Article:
lundi 16 septembre 2013

Some questions, some answers

Dear Friends, This morning, I got a message from an American student (culinary art curriculum) : 1. What world events have contributed to the discoveries you've made in the molecular gastronomy field? 2. What technological advancements have been made throughout your time in this field that have been prominent contributors to the discovery of new ways of cooking? 3. Have changes in culture affected the way molecular gastronomy is preformed? 4. What interested you in the field of molecular gastronomy? Here are the answers : 1. Indeed, this is perhaps my English is poor, but I don't know why "world events" could have contributed to my scientific research. I insist: as my young friend is dealing with molecular gastronomy, I assume that he knows the big difference between molecular gastronomy (= quantitative science, looking for the mechanisms of phenomena, with absolutely no intent to do applications, only focusing on the goal of making discoveries) and molecular cooking (definition given in the Encyclopedia Britannica : cooking with modern tools). In this assumption, my correspondant is right to use the word "discoveries" (for technique or technology, as in molecular cooking, we should speak of "invention", not "discovery"). This being said, scientific research does not care about "world events" ! My discoveries (the formalism for disperse systems, my theory of bioactivity, new kind of gels, etc.) were based on my work, not on outside moves... but then, perhaps my English is poor, so that I don't understand the question. 2. Technological advancements ? Look to my book "Cours de gastronomie moléculaire N°1", and there are about 150 inventions, with a method for making inventions. In some cases, the "inventions" are formalisms, that you can use to make an infinite number of inventions. For example, the DSF( formalism for disperse systems) allows you to produce automatically (you can use a computer) formulas, that you can make really. As the number of possible formulas is infinite, the number of inventions of new food consistencies is also infinite ! But perhaps the main "invention" was molecular cooking, and more recently, the very exciting "note by note cooking" idea (see the book being published soon at Columbia University Press). More detailed ideas published every month on Pierre Gagnaire internet site ! 3. I am not sure to answer the question. 4. Why I am so interested in Molecular Gastronomy ? My goal in life is to contribute to Knowledge, as the great scientists of the past did. My heros are Faraday, Lavoisier, Newton, Galileo Galilei, Dirac, Würtz, but also Diderot and the Philosophers of the Enlightment Century. And Molecular Gastronomy is one particular branch of science. My sole goal in life is to be able to make important discoveries in science (and I am upset when I am doing technology, inventions, because this should not be part of my work, and it takes time to it : in particular, I am spending too much time on Note by Note Cooking... but this is the food of my children, probably).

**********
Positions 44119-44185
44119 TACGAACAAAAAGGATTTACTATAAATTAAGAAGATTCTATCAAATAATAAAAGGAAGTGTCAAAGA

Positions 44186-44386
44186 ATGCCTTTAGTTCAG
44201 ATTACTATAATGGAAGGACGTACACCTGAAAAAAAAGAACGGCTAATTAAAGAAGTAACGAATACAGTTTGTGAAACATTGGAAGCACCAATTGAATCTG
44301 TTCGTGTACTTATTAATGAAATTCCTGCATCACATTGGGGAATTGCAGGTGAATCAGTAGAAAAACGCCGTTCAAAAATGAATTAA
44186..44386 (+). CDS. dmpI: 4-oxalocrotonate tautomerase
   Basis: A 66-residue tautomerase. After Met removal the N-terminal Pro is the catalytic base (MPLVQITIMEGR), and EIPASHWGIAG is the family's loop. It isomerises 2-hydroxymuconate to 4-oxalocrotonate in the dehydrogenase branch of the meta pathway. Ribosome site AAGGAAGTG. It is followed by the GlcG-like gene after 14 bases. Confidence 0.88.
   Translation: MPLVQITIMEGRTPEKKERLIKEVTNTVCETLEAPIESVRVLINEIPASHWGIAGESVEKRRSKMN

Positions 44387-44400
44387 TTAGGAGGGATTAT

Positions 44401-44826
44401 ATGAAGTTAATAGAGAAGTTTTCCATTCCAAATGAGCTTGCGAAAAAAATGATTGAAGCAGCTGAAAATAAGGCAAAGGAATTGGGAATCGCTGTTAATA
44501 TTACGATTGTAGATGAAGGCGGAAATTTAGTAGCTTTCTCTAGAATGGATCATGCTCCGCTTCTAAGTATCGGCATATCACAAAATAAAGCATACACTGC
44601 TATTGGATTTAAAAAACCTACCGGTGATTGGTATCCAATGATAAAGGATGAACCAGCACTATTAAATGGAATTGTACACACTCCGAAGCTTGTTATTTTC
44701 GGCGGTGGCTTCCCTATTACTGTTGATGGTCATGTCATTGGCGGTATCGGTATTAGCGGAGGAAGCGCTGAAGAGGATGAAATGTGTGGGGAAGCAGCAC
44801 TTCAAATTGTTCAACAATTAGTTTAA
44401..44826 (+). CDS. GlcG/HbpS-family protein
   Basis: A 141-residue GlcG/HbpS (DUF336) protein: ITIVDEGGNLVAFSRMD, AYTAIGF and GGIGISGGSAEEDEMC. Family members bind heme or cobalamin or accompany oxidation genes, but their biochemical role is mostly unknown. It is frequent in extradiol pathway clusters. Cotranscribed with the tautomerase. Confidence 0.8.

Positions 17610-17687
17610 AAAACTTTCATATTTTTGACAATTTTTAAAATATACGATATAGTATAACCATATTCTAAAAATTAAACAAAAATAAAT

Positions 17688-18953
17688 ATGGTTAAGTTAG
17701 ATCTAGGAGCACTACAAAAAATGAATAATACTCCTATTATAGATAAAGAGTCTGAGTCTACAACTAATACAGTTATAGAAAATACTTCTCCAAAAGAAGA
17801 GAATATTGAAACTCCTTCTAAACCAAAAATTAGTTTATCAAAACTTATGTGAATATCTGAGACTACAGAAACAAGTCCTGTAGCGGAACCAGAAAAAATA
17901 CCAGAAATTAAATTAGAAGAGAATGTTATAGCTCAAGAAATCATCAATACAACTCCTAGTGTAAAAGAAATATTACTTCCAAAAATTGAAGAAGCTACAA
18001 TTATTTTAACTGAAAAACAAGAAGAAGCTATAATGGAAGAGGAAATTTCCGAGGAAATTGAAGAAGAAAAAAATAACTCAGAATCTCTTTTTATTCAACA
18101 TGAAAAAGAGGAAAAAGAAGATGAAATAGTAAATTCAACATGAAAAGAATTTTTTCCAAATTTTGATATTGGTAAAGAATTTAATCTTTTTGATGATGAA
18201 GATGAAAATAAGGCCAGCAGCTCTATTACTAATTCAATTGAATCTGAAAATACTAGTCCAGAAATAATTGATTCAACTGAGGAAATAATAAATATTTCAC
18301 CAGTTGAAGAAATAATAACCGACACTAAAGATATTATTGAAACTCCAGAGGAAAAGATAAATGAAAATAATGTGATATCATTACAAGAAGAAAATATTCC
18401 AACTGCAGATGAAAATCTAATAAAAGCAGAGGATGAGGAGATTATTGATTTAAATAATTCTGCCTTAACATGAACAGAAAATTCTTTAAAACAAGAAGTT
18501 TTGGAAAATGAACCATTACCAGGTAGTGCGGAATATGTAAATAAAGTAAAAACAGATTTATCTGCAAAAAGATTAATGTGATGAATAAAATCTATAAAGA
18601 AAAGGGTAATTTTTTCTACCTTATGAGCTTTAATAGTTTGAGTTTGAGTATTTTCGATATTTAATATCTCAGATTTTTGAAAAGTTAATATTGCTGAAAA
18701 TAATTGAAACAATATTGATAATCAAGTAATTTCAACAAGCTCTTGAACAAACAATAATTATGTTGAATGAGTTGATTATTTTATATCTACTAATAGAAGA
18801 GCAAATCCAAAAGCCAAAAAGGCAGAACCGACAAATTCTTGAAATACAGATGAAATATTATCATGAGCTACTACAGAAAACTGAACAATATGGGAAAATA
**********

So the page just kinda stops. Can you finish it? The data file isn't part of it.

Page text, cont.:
mercredi 11 septembre 2013

The Parisian Seminars on Molecular Gastronomy

Dear friends
Next Monday (the 16th of September 2013), we shall have the first seminar of molecular gastronomy of the academic year, as this next Monday is the third Monday of the month. 
We shall explore the interest of sacrification of some whipped egg white during chocolate mousse preparation (but you remember that this is not needed when you make chocolate chantilly!). 
The meeting will be at 4.00 PM, a the 4th floor of the Ecole de cuisine française of the  Centre Jean Ferrandi from the Chambre de commerce de Paris, 28 bis rue de l'abbé Grégoire, Paris 75006.
Don't hesitate to come if you want+can. It's open and free!

mercredi 4 septembre 2013

From our colleagues and friends in NYC

Hello all,
We hope that you had a great summer! Hard to believe it went by so rapidly!

The ECC is back from summer break with its first meeting of the season, featuring ECC co-founder Will Goldfarb visiting us from Bali. Our September meeting will take place on Thursday, September 12, from 4 to 6 p.m. in the Chemistry Department at NYU, room 1003 (31 Washington Place, between Washington Square Park and Greene Street). You will need a photo ID to enter the building.    
Literary inspirations form the basis of the latest series of desserts to come out of the Mejekawi Lab at KUDETA in Bali. Chef Will Goldfarb, ECC co-founder, will be in town for one night only, or thereabouts, telling tales of storytelling, and referencing the series inspired by the birth of the nation he now calls home: Indonesia. 
Please RSVP at A link is also posted on our website. If you RSVP and can no longer make it, please let me know right away so that your seat can be released---thank you! 

All my best,


Anne E. McBride
Director, Experimental Cuisine Collective 

The Experimental Cuisine Collective is a working group that assembles scholars, scientists, chefs, writers, journalists, performance artists, and food enthusiasts. We launched in April 2007, as a result of the collaboration of Kent Kirshenbaum of the chemistry department and Amy Bentley of the nutrition, food studies, and public health department at New York University with Chef Will Goldfarb of WillPowder. Our overall aim is to develop a broad-based and rigorous academic approach that employs techniques and approaches from both the humanities and sciences to examine the properties, boundaries, and conventions of food.